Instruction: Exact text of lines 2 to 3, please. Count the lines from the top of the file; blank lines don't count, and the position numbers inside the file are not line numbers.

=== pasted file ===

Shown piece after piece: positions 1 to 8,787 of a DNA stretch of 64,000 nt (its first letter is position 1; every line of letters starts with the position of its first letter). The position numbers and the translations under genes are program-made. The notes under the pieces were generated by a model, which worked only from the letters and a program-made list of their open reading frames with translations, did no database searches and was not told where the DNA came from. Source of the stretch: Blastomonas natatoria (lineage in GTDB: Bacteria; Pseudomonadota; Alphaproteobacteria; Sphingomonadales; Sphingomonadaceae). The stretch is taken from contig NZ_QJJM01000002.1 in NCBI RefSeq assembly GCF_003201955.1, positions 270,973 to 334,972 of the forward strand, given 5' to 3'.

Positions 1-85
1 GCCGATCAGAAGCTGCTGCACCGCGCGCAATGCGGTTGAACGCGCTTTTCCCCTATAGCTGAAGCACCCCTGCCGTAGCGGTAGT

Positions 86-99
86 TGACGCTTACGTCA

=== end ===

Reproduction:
Positions 1-85
1 GCCGATCAGAAGCTGCTGCACCGCGCGCAATGCGGTTGAACGCGCTTTTCCCCTATAGCTGAAGCACCCCTGCCGTAGCGGTAGT